|Lorette with Cup of Coffee; Henri Matisse|
While I didn't get to see everything I wanted during my recent visit to the Art Institute of Chicago, and the van Gogh exhibit was so crowded that I got claustrophobic and escaped without seeing most of it, I have some pieces from elsewhere in the museum that I want to share. But first, let me share my mola dress, that I made! My camera was missing for a day, so I had to rely on what pics I could get others to take of me.
Now, back to my visit to the art museum... I was sure this pic below was going to say it was by Andre Derain. But I was wrong. Nevertheless, I love, love the colors!
|House at Chatou; Maurice de Vlaminck|
And I was fooled again by these two paintings. I was guessing maybe Kandinsky. I don't think I realized that Braque ever painted with such lively colors!
|Landscape at L'Estaque; Georges Braque|
|Antwerp; Georges Braque|
These below, however, WERE painted by Kandinsky, who has forever been another of my personal favorites.
|Landscape with Two Poplars; Vasily Kandinsky|
|Painting with Troika; Vasily Kandinsky|
I was tickled to discover that this lovely painting with a complementary color scheme had been painted by a woman, and she was American!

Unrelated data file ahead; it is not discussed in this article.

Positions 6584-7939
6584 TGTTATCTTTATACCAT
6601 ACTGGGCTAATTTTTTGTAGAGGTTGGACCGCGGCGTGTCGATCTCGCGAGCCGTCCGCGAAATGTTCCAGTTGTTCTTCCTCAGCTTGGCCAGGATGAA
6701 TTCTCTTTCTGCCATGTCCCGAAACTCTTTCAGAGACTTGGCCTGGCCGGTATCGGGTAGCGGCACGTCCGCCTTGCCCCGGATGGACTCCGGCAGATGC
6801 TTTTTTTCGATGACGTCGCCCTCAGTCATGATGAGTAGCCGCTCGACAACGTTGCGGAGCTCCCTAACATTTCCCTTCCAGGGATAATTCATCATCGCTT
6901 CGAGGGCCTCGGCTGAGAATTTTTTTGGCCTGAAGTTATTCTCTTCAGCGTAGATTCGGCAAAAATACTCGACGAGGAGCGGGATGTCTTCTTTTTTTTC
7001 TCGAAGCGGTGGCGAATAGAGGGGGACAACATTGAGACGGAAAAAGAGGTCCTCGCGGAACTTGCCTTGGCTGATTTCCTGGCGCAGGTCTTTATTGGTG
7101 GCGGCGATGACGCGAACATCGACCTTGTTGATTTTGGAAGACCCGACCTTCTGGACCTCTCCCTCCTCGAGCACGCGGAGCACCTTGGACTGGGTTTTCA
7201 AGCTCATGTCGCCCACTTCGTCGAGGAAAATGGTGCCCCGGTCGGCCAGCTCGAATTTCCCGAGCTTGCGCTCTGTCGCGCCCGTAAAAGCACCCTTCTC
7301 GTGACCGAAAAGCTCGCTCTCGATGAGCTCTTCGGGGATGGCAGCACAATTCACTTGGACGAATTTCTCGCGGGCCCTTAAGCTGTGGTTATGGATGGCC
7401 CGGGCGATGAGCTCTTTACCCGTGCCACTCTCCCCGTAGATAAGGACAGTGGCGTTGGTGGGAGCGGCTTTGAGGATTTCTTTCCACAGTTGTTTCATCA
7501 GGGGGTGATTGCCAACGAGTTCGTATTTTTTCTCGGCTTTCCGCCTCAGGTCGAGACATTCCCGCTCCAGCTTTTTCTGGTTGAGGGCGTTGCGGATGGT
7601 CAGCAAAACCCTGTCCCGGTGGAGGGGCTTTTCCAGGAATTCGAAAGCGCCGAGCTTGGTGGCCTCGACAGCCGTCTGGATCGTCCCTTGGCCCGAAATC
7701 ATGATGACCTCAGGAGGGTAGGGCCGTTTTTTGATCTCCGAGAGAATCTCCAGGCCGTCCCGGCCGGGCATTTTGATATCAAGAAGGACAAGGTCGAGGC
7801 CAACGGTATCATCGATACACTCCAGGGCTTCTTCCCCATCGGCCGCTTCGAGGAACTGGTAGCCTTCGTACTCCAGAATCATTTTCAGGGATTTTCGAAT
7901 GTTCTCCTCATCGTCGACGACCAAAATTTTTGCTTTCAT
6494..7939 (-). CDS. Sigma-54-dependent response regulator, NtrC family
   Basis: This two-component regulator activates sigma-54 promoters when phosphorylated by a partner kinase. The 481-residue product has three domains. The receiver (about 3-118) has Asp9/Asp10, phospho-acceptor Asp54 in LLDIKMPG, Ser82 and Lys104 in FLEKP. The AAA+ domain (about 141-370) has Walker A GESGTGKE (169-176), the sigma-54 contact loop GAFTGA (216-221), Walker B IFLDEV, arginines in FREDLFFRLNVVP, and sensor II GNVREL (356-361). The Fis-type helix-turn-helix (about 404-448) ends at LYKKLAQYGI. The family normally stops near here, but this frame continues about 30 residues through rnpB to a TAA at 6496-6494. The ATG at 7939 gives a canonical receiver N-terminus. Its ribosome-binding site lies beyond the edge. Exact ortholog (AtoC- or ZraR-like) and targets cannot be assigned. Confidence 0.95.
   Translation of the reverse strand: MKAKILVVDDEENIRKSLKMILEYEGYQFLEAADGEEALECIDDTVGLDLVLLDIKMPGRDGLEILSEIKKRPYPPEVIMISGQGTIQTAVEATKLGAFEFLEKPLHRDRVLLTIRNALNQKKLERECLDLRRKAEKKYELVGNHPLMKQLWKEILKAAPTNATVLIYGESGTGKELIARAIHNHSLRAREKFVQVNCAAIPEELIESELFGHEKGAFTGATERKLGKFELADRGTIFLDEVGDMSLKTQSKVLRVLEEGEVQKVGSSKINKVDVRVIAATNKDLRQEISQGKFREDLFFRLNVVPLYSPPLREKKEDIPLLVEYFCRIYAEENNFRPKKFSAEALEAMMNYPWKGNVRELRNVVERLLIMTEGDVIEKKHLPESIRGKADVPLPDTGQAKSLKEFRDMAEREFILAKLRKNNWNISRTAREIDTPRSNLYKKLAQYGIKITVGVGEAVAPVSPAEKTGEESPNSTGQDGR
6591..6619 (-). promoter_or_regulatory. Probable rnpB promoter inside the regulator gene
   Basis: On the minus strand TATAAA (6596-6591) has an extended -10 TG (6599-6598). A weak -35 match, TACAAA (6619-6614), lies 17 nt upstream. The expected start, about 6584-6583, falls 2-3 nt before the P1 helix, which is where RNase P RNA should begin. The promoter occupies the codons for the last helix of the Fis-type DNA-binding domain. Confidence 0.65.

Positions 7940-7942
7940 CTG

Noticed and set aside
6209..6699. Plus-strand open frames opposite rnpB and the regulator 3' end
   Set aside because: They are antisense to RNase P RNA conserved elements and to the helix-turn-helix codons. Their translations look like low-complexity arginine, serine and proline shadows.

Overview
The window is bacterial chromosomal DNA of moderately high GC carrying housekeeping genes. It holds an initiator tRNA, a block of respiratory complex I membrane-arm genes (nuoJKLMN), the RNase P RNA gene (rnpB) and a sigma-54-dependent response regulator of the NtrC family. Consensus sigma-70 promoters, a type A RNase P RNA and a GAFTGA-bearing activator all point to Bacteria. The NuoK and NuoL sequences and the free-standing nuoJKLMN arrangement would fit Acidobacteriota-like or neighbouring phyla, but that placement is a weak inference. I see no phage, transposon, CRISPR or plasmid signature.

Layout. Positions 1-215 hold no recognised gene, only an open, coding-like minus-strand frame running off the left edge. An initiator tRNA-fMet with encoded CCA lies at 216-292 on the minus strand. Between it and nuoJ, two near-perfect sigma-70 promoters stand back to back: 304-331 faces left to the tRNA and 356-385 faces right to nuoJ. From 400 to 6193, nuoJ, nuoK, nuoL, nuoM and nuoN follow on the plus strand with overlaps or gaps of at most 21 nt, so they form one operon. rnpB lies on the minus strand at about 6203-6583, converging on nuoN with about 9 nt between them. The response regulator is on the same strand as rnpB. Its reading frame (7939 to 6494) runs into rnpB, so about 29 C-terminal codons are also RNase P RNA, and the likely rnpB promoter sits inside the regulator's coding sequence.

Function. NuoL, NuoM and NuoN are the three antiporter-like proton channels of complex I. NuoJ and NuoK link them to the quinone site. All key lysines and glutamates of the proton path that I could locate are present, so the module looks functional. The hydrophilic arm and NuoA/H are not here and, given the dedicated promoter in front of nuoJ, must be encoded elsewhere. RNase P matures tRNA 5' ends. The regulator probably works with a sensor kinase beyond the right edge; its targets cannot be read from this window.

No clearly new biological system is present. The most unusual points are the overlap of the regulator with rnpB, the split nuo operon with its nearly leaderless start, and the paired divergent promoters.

|Landscape; Marguerite Thompson Zorach|
And another Matisse I've never seen before. This painting is so expressive; I am smitten.
|Woman before an Aquarium; Henri Matisse|
And this has a Matisse-ness to it, but it is NOT a Matisse.
|Summer; William Zorach|
Here, I might have guessed Manet, and of course I was wrong again... Instead, it's painted by another American woman!
|Shoe Shop; Elizabeth Sparhawk-Jones|
Another that reminds me of Manet...
|At Mouquins; William Glackens|
|Love of Winter; George Wesley Bellows|
|The Palisades; George Wesley Bellows|
|The Banquet; Rene Magritte|
This painting below was also alive with rich warm colors and movement. I can hear the music playing!!
|Nightlife; Archibald J. Motley, Jr.|
And look at this fun Lichtenstein painting!
|Woman III; Roy Lichtenstein|
I love this painting below because it just "feels" like the Maine coastline, which is probably what Marin was interpreting in this artwork.
|Movement: Boats and Objects, Blue Gray Sea; John Marin|
I hope you've enjoyed this little museum tour, without having to leave home!